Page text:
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The transmitter (24) also generates a second output signal based on a dynamic uncertainty analysis of the first output signal. A method of compensating for variations in a transfer function of a sensor (12), comprising: receiving a measurement produced by the sensor; and characterised by comprising: identifying a desired transfer function for the sensor; determining an actual transfer function for the sensor; modifying the measurement to produce a modified measurement by first modifying the measurement with a transfer function derived from the actual transfer function, so as to produce a compensated measurement, and then by modifying the compensated measurement with the desired transfer function; and providing the modified measurement as a measurement value for the sensor. The method of claim 1, wherein the desired transfer function is identified from design criteria for the sensor. The method of claim 1 or 2, wherein the actual transfer function varies with time, and wherein the step of determining the actual transfer function comprises determining the actual transfer function for a particular time or period of time for which a measurement value is to be produced. The method of claim 1, 2 or 3, wherein the sensor (12) comprises a thermocouple, and wherein the step of determining the actual transfer function comprises using current injection tests. The method of any preceding claim, wherein the step of modifying the measurement comprises modifying the measurement based on an inverse of the actual transfer function to produce the compensated measurement. The method of claim 5, wherein the step of modifying the measurement comprises modifying the compensated measurement based on the desired transfer function to produce the modified measurement. The method of any preceding claim, further comprising generating an uncertainty measure for the measurement value. The method of claim 5 or 6, and 7, wherein the step of generating an uncertainty measure comprises generating a first uncertainty measure for the compensated measurement, generating a second uncertainty measure for the desired transfer function, and combining the first and second uncertainty measures to produce the uncertainty measure for the measurement value. The method of claim 8, wherein the step of generating the first uncertainty measure for the compensated measurement comprises: generating a third uncertainty measure for the measurement produced by the sensor; generating a fourth uncertainty measure for the inverse of the actual transfer function; and combining the third and fourth uncertainty measures to produce the first uncertainty measure for the compensated measurement. A sensor (12) for providing a measurement value, the sensor comprising: a transducer (22) configured to generate a measurement; and characterised by comprising: a transmitter (24) configured to: identify a desired transfer function for the transducer (22); determine an actual transfer function for the transducer; receive the measurement generated by the transducer; modify the measurement to produce a modified measurement (see claim 1); and provide the modified measurement as a measurement value for the sensor (12). The sensor of claim 10, wherein the transmitter (24) identifies the desired transfer function from design criteria for the sensor. The sensor of claim 10 or 11, wherein the actual transfer function varies with time, and wherein the transmitter (24) determines the actual transfer function for a particular time or period of time for which the measurement value is to be produced. The sensor of claim 10, 11 or 12, wherein the transducer (22) comprises a thermocouple, and wherein the transmitter determines the actual transfer function using current injection tests. The sensor of claim 10, 11, 12 or 13, wherein the transmitter (24) modifies the measurement based on an inverse of the actual transfer function to produce the compensated measurement. The sensor of any of claims 10 to 14, wherein the transmitter modifies the measurement based on the desired transfer function to produce the modified measurement. The sensor of any of claims 10 to 15, wherein the transmitter is further operable to generate an uncertainty measure for the measurement value. The sensor of claim 14, wherein the transmitter (24) generates a first uncertainty measure for the compensated measurement, generates a second uncertainty measure for the desired transfer function, and combines the first and second uncertainty measures to produce the measurement value. The sensor (12) of claim 14 and 17, wherein the transmitter (24) generates the first uncertainty measure by generating a third uncertainty measure for the measurement, generating a fourth uncertainty measure for the inverse of the actual transfer function, and combining the third and fourth uncertainty measures to produce the first uncertainty measure for the compensated measurement. In practice, the signal does not perfectly represent the value of the process variable.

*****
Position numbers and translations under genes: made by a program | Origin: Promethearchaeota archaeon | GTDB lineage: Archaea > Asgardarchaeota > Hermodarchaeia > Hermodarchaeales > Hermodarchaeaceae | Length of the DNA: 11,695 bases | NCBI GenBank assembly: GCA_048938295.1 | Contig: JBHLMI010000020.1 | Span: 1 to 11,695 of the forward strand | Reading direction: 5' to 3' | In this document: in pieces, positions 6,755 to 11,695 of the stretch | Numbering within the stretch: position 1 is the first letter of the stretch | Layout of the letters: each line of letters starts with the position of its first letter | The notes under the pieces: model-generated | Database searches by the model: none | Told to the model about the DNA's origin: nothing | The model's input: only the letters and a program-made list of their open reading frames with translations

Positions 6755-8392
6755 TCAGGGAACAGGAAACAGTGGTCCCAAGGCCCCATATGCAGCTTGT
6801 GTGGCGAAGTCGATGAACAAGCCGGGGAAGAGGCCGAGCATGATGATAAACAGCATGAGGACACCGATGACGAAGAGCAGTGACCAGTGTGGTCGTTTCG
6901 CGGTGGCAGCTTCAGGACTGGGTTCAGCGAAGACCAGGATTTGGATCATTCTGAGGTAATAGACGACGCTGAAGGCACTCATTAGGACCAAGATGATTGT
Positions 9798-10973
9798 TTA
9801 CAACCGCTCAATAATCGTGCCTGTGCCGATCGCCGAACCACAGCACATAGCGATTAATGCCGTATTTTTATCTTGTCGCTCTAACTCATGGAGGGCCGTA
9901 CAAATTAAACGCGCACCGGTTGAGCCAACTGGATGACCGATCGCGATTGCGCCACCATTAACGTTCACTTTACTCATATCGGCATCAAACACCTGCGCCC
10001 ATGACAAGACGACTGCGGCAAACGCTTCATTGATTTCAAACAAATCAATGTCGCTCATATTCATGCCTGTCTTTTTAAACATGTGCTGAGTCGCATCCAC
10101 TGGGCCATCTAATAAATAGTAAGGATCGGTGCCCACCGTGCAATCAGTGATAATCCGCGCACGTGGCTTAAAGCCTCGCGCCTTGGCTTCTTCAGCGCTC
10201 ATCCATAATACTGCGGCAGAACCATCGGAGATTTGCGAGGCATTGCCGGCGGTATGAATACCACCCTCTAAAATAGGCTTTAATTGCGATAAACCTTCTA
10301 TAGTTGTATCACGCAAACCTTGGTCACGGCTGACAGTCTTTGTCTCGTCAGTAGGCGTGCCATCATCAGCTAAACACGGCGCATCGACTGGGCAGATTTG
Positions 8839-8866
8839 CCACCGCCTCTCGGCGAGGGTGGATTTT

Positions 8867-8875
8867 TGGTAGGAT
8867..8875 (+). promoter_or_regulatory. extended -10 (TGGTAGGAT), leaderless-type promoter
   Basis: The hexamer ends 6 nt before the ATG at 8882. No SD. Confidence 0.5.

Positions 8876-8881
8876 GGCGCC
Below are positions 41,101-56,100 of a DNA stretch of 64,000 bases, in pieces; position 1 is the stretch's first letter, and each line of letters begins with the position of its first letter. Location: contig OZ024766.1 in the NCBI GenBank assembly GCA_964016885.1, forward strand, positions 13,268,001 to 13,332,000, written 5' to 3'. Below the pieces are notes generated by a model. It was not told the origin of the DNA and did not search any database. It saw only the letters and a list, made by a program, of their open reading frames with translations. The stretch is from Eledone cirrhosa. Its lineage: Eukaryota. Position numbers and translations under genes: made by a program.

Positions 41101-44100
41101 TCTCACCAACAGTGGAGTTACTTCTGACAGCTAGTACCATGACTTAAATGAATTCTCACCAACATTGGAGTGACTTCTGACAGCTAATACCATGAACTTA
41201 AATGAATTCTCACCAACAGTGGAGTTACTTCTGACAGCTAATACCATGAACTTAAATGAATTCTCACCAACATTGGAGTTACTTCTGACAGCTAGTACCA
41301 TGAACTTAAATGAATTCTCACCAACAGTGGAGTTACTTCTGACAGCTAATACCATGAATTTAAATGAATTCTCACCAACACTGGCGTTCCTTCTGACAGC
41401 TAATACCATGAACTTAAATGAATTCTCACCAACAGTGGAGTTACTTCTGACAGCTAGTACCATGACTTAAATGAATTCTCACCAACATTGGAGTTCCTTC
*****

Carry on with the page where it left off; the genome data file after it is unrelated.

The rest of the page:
Instead, the signal also includes effects resulting from the sensor (such as sensor faults or distortion) and other process influences (including those attributable to "faulty" process behavior).